DCAA Compliance for Small Businesses
These regulations are important for all businesses that want to take on government contracts, no matter how many employees they have. It does become simpler to accurately reflect hours to specific projects with a smaller team, as well as prepare an audit trail. This actually encourages small businesses to be more relaxed on the requirements at times but it’s important to keep compliance top of mind.
To help your small business remain DCAA compliant, you can rely on accounting software that follows Generally Accepted Accounting Principles (GAAP).
Many small businesses use QuickBooks and there’s no need to change solutions because QuickBooks can be configured to meet DCAA compliance requirements if paired with a robust timekeeping and reporting solution like BigTime.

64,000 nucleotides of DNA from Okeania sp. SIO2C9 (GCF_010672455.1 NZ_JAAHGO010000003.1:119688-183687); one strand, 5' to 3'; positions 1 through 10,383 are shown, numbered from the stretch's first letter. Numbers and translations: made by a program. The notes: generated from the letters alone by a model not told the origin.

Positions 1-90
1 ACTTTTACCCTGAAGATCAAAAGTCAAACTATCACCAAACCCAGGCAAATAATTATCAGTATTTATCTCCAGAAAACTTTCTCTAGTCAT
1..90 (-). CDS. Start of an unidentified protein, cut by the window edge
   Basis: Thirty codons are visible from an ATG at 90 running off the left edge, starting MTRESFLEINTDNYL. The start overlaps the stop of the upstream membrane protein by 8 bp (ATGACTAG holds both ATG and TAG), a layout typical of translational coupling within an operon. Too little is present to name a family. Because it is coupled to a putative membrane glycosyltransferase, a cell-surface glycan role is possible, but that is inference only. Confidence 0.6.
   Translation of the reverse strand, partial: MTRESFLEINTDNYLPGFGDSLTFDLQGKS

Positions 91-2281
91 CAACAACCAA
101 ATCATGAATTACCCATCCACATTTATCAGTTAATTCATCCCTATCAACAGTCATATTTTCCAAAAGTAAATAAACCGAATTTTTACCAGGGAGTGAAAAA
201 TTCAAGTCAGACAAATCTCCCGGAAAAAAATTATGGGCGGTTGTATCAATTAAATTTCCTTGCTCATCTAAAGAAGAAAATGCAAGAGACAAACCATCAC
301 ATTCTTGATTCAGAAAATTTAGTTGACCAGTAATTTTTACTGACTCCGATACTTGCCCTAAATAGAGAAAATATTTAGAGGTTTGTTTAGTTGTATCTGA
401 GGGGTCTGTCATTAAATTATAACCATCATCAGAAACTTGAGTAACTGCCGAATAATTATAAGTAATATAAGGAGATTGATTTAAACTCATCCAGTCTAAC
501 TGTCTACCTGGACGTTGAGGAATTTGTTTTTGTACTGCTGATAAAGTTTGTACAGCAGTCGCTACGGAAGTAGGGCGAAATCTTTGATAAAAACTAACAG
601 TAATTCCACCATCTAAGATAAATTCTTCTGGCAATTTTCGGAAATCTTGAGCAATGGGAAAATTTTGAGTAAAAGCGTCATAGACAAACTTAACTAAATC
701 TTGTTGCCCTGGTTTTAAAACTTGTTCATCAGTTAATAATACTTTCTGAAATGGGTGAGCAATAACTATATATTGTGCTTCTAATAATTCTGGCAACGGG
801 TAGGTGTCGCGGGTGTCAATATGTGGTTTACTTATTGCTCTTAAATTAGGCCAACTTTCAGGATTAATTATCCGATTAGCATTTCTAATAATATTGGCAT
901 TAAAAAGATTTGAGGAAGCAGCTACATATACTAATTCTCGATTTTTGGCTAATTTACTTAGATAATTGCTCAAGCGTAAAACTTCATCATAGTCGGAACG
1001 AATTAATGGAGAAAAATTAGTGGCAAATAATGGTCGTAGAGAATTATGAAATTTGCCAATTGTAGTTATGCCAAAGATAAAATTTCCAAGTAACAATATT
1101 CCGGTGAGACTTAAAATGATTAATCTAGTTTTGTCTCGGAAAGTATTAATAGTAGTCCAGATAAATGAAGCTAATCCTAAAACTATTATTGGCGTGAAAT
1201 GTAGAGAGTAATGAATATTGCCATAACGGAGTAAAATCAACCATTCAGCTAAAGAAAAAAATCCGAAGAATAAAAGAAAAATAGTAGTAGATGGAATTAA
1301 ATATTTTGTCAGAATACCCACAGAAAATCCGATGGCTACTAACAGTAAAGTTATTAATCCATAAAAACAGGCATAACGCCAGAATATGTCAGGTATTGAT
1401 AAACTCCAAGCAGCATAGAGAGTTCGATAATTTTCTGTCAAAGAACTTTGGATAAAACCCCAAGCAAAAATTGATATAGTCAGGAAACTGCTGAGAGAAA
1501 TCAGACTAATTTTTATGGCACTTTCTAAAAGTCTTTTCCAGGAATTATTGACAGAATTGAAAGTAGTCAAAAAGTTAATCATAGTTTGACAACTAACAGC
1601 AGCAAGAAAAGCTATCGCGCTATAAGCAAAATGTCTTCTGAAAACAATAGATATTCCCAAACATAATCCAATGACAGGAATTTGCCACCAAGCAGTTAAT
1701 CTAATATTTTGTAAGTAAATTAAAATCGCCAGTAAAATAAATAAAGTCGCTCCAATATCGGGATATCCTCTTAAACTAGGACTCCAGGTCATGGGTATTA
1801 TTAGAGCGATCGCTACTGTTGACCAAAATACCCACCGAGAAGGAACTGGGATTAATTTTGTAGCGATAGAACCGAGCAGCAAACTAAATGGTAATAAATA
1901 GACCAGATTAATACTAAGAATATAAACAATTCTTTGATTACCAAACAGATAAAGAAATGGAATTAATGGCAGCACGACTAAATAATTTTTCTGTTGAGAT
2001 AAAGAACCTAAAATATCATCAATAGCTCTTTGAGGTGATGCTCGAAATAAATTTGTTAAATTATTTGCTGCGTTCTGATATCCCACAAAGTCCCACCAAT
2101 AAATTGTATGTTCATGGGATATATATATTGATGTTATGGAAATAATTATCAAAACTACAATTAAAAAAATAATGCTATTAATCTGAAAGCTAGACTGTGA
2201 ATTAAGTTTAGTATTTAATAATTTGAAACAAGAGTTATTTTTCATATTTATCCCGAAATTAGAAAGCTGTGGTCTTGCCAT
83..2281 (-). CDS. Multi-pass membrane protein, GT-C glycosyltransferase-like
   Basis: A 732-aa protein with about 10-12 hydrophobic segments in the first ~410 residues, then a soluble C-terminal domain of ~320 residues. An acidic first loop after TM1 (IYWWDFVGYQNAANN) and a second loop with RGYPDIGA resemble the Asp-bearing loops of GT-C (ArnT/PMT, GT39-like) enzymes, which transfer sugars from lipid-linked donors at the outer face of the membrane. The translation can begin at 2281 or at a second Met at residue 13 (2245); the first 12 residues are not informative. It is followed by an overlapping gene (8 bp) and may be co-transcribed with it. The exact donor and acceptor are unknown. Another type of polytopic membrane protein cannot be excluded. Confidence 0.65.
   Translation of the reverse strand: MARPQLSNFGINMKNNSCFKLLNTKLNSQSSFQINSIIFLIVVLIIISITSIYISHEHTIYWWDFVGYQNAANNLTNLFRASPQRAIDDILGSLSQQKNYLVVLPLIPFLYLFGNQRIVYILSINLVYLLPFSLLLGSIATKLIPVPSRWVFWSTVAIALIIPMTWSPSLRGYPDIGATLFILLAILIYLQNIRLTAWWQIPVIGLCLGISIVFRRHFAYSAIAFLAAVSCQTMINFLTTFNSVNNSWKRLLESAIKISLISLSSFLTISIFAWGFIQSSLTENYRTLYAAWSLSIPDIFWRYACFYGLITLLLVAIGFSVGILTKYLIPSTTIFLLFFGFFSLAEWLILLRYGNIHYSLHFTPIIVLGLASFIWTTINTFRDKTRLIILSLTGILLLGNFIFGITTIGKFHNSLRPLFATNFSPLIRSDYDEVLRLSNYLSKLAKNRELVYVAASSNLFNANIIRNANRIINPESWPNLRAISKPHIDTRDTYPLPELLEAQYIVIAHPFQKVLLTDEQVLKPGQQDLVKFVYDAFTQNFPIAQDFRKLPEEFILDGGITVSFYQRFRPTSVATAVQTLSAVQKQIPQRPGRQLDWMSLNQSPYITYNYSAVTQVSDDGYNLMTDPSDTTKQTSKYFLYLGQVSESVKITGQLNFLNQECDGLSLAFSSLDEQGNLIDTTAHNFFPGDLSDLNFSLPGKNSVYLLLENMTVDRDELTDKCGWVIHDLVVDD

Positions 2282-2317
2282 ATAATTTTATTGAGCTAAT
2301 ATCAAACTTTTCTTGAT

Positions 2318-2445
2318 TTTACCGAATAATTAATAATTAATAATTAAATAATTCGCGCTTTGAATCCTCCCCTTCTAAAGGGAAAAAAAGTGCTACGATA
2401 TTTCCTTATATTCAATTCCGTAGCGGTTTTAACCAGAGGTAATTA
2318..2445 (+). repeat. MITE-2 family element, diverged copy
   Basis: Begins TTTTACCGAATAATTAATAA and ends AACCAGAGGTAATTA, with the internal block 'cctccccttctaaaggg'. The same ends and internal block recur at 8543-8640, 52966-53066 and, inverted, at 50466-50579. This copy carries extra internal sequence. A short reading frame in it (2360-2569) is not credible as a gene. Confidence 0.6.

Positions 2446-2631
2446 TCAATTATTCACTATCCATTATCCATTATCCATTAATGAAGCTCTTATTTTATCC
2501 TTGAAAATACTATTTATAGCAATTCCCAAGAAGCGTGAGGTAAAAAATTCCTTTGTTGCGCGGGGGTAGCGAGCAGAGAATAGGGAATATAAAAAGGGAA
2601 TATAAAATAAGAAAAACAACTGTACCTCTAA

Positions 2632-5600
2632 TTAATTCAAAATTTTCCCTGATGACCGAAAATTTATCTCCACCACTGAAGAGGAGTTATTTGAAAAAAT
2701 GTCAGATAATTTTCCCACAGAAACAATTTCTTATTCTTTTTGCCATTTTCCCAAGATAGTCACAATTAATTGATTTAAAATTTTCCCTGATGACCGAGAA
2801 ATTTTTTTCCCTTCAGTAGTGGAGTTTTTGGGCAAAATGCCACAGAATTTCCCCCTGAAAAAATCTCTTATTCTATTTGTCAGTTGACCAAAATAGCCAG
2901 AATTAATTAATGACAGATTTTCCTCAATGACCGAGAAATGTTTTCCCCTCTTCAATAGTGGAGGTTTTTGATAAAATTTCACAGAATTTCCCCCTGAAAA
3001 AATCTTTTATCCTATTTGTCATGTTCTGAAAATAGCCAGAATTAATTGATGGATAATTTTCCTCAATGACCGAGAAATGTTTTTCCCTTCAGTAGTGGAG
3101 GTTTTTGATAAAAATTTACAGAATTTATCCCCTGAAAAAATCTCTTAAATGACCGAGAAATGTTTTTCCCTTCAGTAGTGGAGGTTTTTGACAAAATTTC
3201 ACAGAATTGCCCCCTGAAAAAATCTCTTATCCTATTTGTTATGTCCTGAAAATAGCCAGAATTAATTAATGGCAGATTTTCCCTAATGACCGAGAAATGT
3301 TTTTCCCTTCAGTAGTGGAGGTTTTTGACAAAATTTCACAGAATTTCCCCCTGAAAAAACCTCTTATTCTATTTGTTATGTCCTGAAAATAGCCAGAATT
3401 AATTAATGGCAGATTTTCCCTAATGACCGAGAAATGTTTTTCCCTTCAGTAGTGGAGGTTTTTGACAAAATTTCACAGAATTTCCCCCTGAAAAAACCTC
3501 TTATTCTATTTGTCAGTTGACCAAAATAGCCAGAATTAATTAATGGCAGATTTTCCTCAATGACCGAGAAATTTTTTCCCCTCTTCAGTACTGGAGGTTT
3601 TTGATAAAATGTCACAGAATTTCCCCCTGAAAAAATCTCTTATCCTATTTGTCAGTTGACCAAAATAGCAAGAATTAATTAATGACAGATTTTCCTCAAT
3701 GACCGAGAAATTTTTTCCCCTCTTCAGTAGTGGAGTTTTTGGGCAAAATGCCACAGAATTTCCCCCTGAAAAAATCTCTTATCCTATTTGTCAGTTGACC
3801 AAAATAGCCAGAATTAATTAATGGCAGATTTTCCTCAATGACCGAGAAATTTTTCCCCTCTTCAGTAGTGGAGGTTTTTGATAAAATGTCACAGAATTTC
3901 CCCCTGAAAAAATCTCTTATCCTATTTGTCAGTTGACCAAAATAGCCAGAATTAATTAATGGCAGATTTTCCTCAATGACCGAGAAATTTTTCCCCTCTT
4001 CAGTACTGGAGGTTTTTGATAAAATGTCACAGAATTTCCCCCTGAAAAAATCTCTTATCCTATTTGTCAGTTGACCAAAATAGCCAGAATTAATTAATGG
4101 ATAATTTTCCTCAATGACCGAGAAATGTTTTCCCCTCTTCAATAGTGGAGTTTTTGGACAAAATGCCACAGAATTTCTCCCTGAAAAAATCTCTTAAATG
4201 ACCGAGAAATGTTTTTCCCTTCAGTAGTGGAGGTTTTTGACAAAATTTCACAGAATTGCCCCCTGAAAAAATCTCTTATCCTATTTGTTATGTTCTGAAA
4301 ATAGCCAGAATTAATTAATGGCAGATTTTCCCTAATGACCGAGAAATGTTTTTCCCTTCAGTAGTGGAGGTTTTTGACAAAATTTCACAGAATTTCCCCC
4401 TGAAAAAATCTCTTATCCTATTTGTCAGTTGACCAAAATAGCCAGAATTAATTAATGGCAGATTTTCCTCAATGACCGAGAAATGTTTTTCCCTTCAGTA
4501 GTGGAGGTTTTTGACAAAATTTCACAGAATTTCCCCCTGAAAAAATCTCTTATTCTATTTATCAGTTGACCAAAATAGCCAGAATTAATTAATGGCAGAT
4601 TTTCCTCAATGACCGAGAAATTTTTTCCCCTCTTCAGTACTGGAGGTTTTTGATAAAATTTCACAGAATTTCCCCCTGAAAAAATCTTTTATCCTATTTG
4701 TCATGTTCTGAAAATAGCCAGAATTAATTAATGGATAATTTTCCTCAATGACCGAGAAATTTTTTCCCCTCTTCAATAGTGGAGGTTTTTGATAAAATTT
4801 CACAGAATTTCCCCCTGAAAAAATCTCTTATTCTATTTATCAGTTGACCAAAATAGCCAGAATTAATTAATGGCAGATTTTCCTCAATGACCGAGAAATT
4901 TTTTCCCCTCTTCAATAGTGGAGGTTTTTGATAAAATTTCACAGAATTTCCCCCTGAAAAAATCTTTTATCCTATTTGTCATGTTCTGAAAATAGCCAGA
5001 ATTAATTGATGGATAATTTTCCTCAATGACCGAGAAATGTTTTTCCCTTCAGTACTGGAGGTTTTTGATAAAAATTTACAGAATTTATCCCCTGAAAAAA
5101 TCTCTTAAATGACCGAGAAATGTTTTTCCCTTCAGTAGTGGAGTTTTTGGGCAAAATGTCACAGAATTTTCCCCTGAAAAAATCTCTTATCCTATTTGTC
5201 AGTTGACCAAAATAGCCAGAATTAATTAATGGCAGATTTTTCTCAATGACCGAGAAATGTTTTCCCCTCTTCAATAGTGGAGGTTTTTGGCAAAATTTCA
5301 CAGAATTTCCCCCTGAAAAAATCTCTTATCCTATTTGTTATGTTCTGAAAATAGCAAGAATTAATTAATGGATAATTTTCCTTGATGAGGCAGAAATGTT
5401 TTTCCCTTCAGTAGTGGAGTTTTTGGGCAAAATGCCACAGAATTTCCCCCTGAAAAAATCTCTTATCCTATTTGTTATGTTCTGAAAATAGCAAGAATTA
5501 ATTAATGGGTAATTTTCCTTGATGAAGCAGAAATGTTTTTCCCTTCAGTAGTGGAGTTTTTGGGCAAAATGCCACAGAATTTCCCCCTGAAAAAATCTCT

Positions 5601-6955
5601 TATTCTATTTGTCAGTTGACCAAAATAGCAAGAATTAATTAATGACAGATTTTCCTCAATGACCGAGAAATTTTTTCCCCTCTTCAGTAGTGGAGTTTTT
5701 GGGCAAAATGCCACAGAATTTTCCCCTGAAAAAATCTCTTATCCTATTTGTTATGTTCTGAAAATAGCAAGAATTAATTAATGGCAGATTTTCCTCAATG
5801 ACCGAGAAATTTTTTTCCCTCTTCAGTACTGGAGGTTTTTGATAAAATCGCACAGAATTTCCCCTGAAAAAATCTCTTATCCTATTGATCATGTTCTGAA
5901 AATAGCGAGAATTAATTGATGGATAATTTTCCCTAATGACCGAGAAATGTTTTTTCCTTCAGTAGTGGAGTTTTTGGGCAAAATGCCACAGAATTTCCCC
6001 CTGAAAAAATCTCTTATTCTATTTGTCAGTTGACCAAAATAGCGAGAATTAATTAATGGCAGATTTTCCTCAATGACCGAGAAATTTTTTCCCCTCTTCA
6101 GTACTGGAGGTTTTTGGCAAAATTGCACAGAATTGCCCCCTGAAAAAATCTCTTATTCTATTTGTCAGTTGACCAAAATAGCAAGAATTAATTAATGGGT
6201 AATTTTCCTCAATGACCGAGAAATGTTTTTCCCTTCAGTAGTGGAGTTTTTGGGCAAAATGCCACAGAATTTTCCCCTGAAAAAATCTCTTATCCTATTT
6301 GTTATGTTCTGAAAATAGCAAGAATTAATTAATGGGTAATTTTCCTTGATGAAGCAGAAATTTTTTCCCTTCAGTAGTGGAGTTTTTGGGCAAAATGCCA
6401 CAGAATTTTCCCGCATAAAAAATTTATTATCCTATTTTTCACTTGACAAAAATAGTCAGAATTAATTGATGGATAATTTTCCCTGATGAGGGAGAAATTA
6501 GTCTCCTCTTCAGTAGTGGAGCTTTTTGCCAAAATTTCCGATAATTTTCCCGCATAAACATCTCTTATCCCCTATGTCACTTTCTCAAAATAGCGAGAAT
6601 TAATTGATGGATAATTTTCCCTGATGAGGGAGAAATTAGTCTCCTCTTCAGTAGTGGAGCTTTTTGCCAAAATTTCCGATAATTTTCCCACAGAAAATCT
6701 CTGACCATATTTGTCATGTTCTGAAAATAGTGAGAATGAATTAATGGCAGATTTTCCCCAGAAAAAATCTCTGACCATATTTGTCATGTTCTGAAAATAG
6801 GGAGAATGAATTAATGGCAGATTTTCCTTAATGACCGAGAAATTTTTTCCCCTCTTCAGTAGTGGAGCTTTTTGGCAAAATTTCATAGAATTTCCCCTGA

4 Tips for Staying DCAA Compliant
When it comes to DCAA compliance, the answer to the little voice in your head is yes. Yes, you should make sure you’ve built a strong foundation, even if it means more leg work up front, it’ll save you from a scramble at the end when being organized really matters.
If you’ve already forged ahead, it’s not too late to go back and reassess the process in place to make sure you’re on the right path for growth.
So, let’s make a plan. Follow these four steps to invest in the success of your DCAA compliance and it’ll be smooth sailing ahead.
Tip 1: Build a Sustainable Plan for Growth
Even small firms need to think big when it comes to government contracting. Growing a business on a manual process, that may work for the initial project, will keep creating more work down the road.
Remember to think long-term when you’re planning out your process for compliance. Finding a PSA software that is flexible enough to grow with your firm allows you to adapt to the process, rather than having to reinvent the wheel in each new phase of business.